Super Bowl Ads: Grins, Groans and a Moment of Bravery
Super Bowl 47 is in the books, and with it, so is another chapter in advertising history. Football fans got what they wanted – a very exciting game that came right down to the end, with strategy, comebacks and even a second half blackout to make it interesting.
Advertising fans, not so much. The advertising was generally blah. No real game-changers this year. Just a lot of bland messages delivered in neat packages. Not including a ZILLION CBS promos, there were nearly 70 commercial airings between the National Anthem and the final play of the game. So here are my GRINS and GROANS for Super Bowl 2013.
I loved the Tide “Miracle Montana” spot. Well thought, well executed, and well played by the wife character (who happens to be a Ravens fan, duh) in the spot. Smartly executed. Would have loved to have seen it in the first half, though.
Has to go to Audi for its “prom” spot*. It was one of the very few spots that drew the viewer in with a real narrative tone and you couldn’t help but rooting for the main character. In the spot, we learn of a young man who is clearly depressed about having to go to the prom by himself. But Dad intervenes, throws him the keys to the new Audi, and the kid starts to feel his oats. He races a limo off the line at a traffic light; he parks in the principal’s spot at school, and he walks right up to the prom queen and plants the I’ve-loved-you-since-6th-grade kiss on her. But he pays for all that courage. The final scene: same boy, driving home, black eye: Best. Prom. Ever. The spot ends with the tagline “Bravery. It’s what defines us.” See it here:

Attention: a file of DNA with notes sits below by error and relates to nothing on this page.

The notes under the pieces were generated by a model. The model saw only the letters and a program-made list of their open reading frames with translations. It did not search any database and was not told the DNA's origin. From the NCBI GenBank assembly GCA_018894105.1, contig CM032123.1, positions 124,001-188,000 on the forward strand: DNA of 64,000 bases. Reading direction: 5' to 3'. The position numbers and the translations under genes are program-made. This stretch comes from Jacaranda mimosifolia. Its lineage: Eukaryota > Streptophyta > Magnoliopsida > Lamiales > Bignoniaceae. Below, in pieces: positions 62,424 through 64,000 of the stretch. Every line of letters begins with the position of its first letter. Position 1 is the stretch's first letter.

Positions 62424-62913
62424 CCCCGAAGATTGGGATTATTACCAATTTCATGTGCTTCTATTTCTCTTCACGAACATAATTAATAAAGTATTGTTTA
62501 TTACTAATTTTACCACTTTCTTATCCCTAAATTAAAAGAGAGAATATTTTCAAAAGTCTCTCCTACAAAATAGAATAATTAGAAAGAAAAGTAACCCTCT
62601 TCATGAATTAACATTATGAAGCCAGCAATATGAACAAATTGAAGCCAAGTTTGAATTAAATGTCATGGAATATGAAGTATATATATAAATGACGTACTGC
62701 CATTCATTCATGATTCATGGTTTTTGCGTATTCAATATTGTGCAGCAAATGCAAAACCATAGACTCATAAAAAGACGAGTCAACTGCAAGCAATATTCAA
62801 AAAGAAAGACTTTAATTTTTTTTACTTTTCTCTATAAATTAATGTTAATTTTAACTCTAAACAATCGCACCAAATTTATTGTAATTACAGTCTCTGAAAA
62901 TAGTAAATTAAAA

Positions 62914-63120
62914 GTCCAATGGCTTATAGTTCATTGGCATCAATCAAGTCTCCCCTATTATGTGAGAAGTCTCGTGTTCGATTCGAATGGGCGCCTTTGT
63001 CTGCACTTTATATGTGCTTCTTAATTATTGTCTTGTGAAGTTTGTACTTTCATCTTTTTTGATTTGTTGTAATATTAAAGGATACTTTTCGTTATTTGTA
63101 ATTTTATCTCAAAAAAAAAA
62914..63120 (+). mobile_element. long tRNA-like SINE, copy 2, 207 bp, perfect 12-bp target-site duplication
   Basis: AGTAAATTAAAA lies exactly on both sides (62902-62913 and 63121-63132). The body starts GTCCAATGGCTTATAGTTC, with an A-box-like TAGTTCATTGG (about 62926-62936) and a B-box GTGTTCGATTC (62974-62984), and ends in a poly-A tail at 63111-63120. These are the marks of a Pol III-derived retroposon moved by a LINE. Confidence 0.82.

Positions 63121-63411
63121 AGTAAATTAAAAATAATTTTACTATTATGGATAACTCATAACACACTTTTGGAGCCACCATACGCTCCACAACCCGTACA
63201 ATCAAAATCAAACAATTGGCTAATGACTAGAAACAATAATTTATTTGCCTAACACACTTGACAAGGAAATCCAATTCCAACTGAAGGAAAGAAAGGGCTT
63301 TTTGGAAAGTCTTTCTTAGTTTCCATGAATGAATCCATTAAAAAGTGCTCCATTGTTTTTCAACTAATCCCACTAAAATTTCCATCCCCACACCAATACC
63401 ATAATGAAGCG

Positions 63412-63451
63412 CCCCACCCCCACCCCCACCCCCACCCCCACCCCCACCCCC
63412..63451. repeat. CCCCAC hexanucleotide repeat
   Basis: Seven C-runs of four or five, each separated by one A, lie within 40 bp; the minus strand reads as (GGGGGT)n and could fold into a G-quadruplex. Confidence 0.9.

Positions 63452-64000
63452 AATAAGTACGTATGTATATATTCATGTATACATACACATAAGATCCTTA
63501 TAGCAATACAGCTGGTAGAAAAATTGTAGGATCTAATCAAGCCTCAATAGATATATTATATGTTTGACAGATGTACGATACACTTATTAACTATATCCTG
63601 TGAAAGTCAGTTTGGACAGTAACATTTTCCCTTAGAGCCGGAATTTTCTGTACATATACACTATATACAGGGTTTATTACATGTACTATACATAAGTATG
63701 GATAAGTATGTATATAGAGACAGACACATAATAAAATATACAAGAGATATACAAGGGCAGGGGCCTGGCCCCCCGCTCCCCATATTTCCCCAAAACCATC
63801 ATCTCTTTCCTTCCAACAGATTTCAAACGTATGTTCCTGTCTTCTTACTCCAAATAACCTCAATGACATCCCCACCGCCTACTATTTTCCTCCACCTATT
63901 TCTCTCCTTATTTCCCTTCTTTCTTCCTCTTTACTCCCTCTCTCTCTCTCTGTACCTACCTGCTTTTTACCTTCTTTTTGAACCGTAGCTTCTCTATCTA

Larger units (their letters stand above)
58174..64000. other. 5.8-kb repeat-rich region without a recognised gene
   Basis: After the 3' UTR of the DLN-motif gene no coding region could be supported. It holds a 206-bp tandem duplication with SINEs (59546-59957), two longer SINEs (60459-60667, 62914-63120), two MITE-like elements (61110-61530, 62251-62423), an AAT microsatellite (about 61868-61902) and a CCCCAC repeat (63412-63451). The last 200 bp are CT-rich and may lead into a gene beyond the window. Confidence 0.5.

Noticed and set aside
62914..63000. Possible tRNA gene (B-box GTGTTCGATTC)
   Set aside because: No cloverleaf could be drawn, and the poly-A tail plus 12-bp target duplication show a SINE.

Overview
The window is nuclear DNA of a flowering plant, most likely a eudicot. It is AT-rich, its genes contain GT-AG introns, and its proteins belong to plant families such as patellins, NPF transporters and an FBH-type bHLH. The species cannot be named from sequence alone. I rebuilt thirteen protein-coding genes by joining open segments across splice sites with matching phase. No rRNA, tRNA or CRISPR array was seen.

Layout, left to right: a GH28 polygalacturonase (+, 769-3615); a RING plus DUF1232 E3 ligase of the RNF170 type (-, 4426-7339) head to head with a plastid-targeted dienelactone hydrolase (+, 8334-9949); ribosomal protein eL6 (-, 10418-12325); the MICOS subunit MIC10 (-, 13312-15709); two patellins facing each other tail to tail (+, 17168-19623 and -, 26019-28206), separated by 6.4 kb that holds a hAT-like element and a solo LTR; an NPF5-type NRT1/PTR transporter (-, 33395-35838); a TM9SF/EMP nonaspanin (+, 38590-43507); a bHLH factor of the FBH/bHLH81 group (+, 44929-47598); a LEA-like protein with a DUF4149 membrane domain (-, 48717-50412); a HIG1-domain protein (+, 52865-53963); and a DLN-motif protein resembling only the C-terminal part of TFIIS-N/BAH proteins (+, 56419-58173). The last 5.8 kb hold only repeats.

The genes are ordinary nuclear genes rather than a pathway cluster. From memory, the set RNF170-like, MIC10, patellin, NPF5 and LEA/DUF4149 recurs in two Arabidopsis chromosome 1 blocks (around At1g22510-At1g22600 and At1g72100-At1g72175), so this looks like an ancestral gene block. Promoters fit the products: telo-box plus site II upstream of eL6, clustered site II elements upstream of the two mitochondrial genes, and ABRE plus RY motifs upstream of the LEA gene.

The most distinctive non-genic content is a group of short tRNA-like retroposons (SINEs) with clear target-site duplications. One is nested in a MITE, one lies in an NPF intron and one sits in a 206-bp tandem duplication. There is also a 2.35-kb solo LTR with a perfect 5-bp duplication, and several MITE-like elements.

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* BUT WAIT. There’s an asterisk. Here’s a note on why Audi's minute-long love story is not a perfect message, especially for the mostly 20-something male audience. While I appreciate the courage it takes to finally let your feelings be known to the girl of your dreams, it does NOT excuse the behavior of this boy. Kissing a girl without her permission is simply NOT okay, (even if she secretly liked it.) I love seeing a hero, especially in advertising. But NOT at the expense of a young woman’s privacy and dignity. So it makes sense that he gets socked in the eye. But societal norms, or better judgment, or an ad agency that should have known better, should have PREVENTED that scene from happening, instead of him being punished by a jealous prom king boyfriend. If this spot were politically correct, he would have gone stag to the prom, exchanged some nervous glances with the prom queen, and then perhaps they could have met at the punch bowl for a MUTUAL confession of their affections. I would much rather see him drive home with her phone number scribbled on a napkin…the promise of a future rather than the finality of a blaze of glory. The promise is what most of us can relate to. The hope. The what's-next-in-this-crazy-story anticipation. Heck, I'd rather do all that waiting in a nice Audi. Too bad - they went Hollywood and did a less-than-perfect spot. But it was still really, really good advertising - using storytelling wisely.